Filming Sonja's story made Goolsby realize how big of an impact his volunteer work was having. "It was like everyone who gave a nickel to this cause had a supporting part in what happened," he says. "Because of contributions, the mission was able to help people like her. Now Sonja is turning around and helping hundreds and hundreds of other people, and who knows how many of those people will help other people. Then it hit me. I thought, ‘Wait a minute. I did something for this ministry. I put that video together and helped them raise money.' It was a reward I wasn't looking for or expecting, and it was overwhelming. I made a contribution that indirectly is going to affect hundreds of people."
The third person profiled in Goolsby's video was a Bible college student whose education had been underwritten by the ministry. "He was going to be a pastor in Tijuana and he had an incredible singing voice," Goolsby says. "So we recorded him singing a song there and then we did a music video to the song. When we got back to Riverside, California, and had 3,000 people at this church, we played the video. They were watching this young pastor singing on the screen, and then we hit him with a spotlight. We had actually flown him to Riverside so he could be there that morning.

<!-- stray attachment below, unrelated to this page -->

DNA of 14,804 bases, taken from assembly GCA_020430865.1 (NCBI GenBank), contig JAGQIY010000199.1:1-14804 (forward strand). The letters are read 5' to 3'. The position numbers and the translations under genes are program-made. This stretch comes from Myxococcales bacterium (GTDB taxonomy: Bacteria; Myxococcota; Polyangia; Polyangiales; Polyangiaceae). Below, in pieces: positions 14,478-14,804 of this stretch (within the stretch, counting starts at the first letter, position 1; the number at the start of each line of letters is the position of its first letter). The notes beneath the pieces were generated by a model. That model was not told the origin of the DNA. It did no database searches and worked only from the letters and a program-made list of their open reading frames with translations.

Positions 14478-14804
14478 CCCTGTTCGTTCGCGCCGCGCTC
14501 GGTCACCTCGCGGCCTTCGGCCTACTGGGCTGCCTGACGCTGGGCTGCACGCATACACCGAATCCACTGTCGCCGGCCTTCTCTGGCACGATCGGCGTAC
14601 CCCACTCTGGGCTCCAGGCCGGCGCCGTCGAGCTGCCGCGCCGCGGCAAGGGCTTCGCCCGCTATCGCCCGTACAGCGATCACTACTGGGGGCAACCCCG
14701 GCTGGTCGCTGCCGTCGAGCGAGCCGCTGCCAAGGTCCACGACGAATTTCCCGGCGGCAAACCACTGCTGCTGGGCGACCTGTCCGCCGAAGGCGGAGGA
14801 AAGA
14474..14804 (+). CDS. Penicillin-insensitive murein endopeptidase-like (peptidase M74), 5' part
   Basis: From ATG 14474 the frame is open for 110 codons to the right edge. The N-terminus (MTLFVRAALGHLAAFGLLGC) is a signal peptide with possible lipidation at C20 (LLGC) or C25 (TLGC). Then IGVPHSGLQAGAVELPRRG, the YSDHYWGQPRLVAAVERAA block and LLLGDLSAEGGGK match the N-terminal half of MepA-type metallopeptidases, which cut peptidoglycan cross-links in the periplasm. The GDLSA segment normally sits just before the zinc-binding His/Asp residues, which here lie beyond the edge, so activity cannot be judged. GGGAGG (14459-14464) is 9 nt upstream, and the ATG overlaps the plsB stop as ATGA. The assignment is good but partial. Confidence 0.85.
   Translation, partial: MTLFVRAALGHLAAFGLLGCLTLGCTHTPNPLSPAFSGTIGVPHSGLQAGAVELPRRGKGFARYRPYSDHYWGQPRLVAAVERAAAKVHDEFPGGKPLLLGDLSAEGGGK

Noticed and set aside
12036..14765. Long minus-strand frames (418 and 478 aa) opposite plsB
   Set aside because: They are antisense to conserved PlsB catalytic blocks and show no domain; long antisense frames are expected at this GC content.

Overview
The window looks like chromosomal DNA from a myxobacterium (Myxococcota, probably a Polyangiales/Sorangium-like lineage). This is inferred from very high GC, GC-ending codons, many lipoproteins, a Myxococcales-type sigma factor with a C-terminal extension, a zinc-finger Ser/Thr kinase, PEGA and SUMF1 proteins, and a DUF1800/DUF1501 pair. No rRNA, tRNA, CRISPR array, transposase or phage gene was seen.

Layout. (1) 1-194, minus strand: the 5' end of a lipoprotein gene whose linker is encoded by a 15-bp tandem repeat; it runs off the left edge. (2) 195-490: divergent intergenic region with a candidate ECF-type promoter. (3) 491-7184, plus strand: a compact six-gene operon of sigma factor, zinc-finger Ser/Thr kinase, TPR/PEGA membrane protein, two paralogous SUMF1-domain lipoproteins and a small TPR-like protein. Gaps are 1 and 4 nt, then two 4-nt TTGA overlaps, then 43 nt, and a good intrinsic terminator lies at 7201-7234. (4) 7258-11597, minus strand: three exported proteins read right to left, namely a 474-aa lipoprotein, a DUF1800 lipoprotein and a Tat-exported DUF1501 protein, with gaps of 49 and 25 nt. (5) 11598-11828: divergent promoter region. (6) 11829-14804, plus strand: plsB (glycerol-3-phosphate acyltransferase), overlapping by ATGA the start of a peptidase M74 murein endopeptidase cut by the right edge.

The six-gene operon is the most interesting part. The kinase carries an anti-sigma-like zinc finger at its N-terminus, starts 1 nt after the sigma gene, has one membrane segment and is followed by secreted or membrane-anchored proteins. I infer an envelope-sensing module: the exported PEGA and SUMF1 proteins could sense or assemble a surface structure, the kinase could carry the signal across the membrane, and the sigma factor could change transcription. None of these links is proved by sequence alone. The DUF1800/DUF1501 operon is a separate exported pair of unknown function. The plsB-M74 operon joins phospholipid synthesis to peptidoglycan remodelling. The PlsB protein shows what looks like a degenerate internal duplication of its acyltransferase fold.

"It was the neatest moment I've ever had in church, because people were doing a double-take," Goolsby continues. "Because we all see fundraising efforts for different parts of the world, it's very easy to pretend it's not real, but here was the guy in the flesh. He was walking through the audience and shaking hands. And they raised over $200,000 that morning."
Choose Your Cause
Doing videography for a charity project that can affect hundreds of people's lives can be very different from typical event videography work, which focuses on recording memories for a select group of people. Allan Block, a recipient of WEVA's 911 Community Service Award in 2005, says, "It's not like a wedding. You have six or seven, or maybe ten minutes at the most to deliver a very, very important message."